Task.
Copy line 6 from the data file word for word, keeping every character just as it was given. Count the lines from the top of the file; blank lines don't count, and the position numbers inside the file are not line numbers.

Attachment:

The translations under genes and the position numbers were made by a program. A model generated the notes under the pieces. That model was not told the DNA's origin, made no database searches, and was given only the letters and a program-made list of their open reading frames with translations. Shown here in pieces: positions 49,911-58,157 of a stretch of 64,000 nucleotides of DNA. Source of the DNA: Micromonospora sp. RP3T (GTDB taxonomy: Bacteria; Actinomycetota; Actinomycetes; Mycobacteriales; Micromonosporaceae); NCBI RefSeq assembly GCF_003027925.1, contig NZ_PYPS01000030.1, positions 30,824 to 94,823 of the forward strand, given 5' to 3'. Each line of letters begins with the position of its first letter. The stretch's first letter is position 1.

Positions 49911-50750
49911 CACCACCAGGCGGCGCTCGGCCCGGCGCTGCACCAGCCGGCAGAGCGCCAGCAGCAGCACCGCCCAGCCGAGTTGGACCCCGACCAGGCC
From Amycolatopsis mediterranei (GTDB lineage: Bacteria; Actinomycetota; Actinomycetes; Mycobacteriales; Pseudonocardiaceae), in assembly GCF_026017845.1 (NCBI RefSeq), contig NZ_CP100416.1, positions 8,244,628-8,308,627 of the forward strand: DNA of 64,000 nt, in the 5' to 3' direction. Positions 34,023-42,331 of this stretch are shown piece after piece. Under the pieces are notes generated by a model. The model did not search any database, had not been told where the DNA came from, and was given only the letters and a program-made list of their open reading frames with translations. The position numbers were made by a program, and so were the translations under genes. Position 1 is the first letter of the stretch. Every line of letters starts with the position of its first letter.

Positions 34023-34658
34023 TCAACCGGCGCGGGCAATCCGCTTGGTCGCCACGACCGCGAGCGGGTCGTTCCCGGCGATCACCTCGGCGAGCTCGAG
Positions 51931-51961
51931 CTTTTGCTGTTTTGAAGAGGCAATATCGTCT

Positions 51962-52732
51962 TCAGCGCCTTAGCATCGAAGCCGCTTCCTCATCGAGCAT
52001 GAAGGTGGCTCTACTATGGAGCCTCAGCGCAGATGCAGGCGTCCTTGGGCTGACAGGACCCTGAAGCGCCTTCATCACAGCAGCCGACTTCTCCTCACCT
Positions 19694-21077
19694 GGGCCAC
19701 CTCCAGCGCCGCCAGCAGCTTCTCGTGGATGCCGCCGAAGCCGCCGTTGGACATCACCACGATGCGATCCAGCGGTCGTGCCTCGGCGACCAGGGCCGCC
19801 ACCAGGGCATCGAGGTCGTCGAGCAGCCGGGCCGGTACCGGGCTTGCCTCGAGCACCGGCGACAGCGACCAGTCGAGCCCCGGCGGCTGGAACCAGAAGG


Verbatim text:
34023 TCAACCGGCGCGGGCAATCCGCTTGGTCGCCACGACCGCGAGCGGGTCGTTCCCGGCGATCACCTCGGCGAGCTCGAG